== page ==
to affordable housing (on site or elsewhere), to make s.106 infrastructure contributions, and to count towards housing targets. The recent consents for C3 on this site were exempted from the affordable obligation but were required to make s.106 payments. Council officers have agreed with the current developer
to waive the affordable and infrastructure contributions; it is not clear whether they believe the development would count towards the housing target.
On 8th September 2022 we sent the following statement to Members of the Society
Your Society Executive is bitterly disappointed by the current planning application for the Cinema Site
in the heart of Tunbridge Wells, the most prominent (and long-lasting) undeveloped site in the town.
The developers, a subsidiary of AXA, leading local employers, are proposing a large and very dominant care home for up to 300 elderly residents, with 166 flats with `extra care` facilities. The form is four large blocks up to 7 stories high of aggressively `modern’ design. The existing footpath would be diverted through a very small and over-shadowed central courtyard.
The Local Plan, which the Local Authority drew up and are expected to adhere to, defines the site for mixed town centre uses. The Plan shows that ample provision for elderly care exists in existing and approved schemes in the borough. As the council admits this proposal for care home use, will not contribute to the housing target, and there is no provision for affordable housing, and no requirement for the developer to pay for community benefits (so-called section106).
The Society Executive feel strongly that this development would be utterly inappropriate for the town centre, and by its scale and design comprehensively ignores its surroundings, which include 5 listed buildings, among them Trinity, which the Society were instrumental in saving for the town fifty years ago.
In the 6 months since the developers first published this proposal, the Society has organised a joint group of specialists with the Town Forum to negotiate with the developers. All suggestions put forward to them have been ignored. The group has produced a note `Questions for the Developers`(which is reproduced above in the form of The Case for Refusal).
We now understand the application is likely to be decided by the Planning Committee on 16th November. We understand that councillors may feel they have no alternative but to approve it. We therefore urge you to look at the proposals on the council’s website (the reference is 22/02304) and if you agree with us as soon as possible make representations to the Planning Department, your councillors and AXA. We will be repeating this message on social media and by email.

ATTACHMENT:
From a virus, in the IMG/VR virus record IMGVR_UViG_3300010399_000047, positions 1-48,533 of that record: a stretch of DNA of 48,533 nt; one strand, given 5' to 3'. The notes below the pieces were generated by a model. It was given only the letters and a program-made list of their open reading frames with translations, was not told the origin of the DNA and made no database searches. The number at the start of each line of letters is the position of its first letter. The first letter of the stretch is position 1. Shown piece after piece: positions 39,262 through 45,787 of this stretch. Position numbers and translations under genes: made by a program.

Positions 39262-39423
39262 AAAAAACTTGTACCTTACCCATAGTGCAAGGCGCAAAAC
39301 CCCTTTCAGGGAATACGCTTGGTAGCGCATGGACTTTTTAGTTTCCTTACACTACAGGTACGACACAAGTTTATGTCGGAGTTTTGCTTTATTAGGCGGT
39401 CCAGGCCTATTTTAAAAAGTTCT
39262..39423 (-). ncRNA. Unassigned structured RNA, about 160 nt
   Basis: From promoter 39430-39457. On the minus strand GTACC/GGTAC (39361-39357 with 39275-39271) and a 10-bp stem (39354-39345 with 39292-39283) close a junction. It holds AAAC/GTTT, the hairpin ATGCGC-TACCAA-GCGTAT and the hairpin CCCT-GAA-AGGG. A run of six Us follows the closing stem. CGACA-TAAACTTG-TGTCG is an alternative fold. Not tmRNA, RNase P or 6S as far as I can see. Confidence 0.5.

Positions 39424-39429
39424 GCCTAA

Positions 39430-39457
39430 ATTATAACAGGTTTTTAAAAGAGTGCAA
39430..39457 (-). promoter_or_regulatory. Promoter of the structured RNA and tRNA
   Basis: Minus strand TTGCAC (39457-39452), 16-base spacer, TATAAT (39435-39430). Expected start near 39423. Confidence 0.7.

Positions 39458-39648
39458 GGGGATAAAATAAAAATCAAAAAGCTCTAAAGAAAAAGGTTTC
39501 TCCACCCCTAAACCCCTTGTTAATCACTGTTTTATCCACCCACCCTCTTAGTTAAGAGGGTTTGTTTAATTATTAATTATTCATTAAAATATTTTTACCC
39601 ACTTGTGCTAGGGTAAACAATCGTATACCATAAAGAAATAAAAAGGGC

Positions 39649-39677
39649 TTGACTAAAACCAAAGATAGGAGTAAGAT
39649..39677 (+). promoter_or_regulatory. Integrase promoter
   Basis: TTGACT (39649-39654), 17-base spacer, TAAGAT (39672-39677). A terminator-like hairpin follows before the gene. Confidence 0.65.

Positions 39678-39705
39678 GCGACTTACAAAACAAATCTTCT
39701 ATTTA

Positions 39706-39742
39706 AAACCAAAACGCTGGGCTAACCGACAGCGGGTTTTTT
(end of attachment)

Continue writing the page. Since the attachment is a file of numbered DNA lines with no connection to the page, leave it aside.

On 12th September we submitted the following objection from the Society
The Civic Society Executive considered the above application on 7th September and the members at a meeting on 8th September.
We find the proposal unsuitable in purpose and inappropriate in design. The Society was consulted at an early stage and at the developer's suggestion professional members from the Society and the Town Forum engaged in a series of meetings at which we made constructive proposals to make it less damaging.
It seems the only positive change has been a slight reduction in the height of the corner block although even the effect of this is reduced by the architect continuing the mass of the corner block around the sides. Details asked for during these discussions were not produced. The scheme is essentially unchanged since the original indicative drawings which seems to indicate a degree of bad faith in addressing public concerns.
The proposal for an extra-care facility `targeted at the over-eighties` conflicts with the adopted and the emerging Local Plan which designate the site for mixed town centre uses. The emerging Local Plan rightly gives priority to meeting the need for housing, especially affordable housing. The Local Plan also shows that the anticipated need for elderly care housing in the borough will be met by existing and forecast developments elsewhere.
Further, a decision at this stage on this key site would prejudge the outcome of the Town Centre Area Plan to which the Council is committed by the new Local Plan and on which work has commenced. We do not find the developer has made a convincing case for a development which conflicts in so many ways with established policy.
It was put to the developer that the same floorspace could be obtained by concentrating the bulk on the southern and western sides where there are fewer constraints from the scale and character of the five listed buildings, the locally listed buildings on the east side of Mt Pleasant, and the area around the War Memorial recently laid out as a quasi-precinct - in effect a town square. The scheme dominates these while failing to maintain the scale and proportions, especially of lower Mt Pleasant, the town's only formal street, where the retail units don't follow the topography by stepping down the hill like those opposite.
The access needs of the intended residents dictate a building form where the blocks are deep front-to-back and organised around long corridors, with an overall horizontal emphasis conflicting with the sloping site. The massing of the scheme appears based on that approved in 2017, criticised by the Society at that time, with an assertively vertical dominant feature on the town hall corner. The site is in a conservation area, which development is required to conserve or enhance. Of the previous scheme Historic England also wrote of the `harmful impacts` on its surroundings, and concluded `We… believe the application does not provide any direct heritage benefits, except (for) the enhancement of a site in the conservation area which has been blighted for many years`.